Ford reportedly said on Monday it was phasing out an internet-based purchasing software system after four years of trying to develop and integrate it with the automaker’s existing systems.

“We are going back to the proven legacy systems that are still in place,” Ford spokeswoman Joan Witte told Reuters. “We made a business decision.”

Witte reportedly declined to reveal the amount Ford invested in purchasing and developing the software called eVEREST, which has been used to manage Ford’s business with automotive suppliers including purchases and payments.

Ford spent over $US200 million on the project, weekly trade publication Automotive News reportedly said on Monday, quoting sources familiar with the project. It also said auto suppliers had complained the software was slow and flawed, Reuters noted.

Witte, however, told the news agency that feedback from suppliers was not the only reason for scrapping eVEREST, which was provided by Oracle Corp. in 2000.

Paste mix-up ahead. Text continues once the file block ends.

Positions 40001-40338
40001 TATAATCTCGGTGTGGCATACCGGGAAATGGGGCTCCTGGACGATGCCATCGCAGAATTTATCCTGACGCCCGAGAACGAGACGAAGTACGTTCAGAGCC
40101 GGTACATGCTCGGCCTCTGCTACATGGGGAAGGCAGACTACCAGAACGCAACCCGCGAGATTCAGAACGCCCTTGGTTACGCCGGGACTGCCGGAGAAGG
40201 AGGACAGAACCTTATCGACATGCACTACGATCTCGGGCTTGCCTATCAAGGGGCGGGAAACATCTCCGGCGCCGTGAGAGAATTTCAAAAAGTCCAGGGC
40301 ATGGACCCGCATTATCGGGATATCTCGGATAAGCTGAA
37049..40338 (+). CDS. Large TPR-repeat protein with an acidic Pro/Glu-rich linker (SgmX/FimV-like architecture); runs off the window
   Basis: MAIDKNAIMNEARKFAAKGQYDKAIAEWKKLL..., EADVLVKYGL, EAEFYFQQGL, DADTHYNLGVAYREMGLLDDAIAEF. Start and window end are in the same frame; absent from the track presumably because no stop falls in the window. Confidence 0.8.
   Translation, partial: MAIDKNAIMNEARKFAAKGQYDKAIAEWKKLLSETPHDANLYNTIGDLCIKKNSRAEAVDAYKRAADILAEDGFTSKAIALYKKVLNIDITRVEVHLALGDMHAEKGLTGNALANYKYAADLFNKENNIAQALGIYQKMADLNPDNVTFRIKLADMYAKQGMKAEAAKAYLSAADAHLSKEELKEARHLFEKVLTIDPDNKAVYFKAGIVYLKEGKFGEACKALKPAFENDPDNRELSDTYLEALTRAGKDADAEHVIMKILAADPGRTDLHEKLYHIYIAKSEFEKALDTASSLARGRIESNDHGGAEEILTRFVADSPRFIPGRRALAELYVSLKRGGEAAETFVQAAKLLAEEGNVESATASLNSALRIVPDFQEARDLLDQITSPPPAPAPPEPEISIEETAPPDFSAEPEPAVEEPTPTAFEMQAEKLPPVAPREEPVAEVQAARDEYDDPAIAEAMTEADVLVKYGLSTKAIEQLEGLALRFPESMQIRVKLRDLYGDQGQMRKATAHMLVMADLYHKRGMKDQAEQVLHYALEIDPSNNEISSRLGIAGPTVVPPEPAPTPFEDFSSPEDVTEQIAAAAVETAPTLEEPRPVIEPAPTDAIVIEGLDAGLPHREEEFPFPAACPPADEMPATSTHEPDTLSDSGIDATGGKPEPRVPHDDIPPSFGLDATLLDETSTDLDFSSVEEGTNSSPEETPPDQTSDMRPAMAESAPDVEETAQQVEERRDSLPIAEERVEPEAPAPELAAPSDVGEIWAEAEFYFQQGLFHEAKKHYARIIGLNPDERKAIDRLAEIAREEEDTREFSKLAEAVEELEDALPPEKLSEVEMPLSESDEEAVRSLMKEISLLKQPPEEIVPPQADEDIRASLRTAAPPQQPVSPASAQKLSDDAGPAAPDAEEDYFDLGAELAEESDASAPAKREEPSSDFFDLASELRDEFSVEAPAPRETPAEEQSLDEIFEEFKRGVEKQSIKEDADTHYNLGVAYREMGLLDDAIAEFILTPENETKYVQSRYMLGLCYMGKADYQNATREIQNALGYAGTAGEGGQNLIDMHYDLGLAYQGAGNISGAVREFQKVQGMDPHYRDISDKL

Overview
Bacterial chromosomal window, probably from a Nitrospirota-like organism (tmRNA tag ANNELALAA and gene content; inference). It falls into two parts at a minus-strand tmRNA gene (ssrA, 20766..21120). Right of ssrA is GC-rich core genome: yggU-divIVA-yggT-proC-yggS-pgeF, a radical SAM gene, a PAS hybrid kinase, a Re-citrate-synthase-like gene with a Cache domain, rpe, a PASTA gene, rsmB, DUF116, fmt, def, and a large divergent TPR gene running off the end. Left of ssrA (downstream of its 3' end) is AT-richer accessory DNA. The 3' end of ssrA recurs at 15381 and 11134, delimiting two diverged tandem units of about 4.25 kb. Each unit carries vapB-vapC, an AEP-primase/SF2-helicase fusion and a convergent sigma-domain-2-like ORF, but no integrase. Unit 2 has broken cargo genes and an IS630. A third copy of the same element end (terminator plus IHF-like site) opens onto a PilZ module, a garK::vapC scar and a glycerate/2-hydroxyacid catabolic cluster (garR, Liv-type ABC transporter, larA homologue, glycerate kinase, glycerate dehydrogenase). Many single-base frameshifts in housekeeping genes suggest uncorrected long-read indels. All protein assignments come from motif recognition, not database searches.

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“There were many factors involved in our decision,” Witte reportedly said, but she did not give details.

Oracle spokeswoman Karen Tillman told Reuters the software firm continues to support Ford on its technology projects.

“Given our desire to honour a non-disclosure agreement in effect, it would be inappropriate for Oracle to comment on any specifics,” Tillman reportedly said, referring to the eVEREST system.

About 300 to 350 people working on the eVEREST project will be reassigned to other technology projects, Witte told Reuters.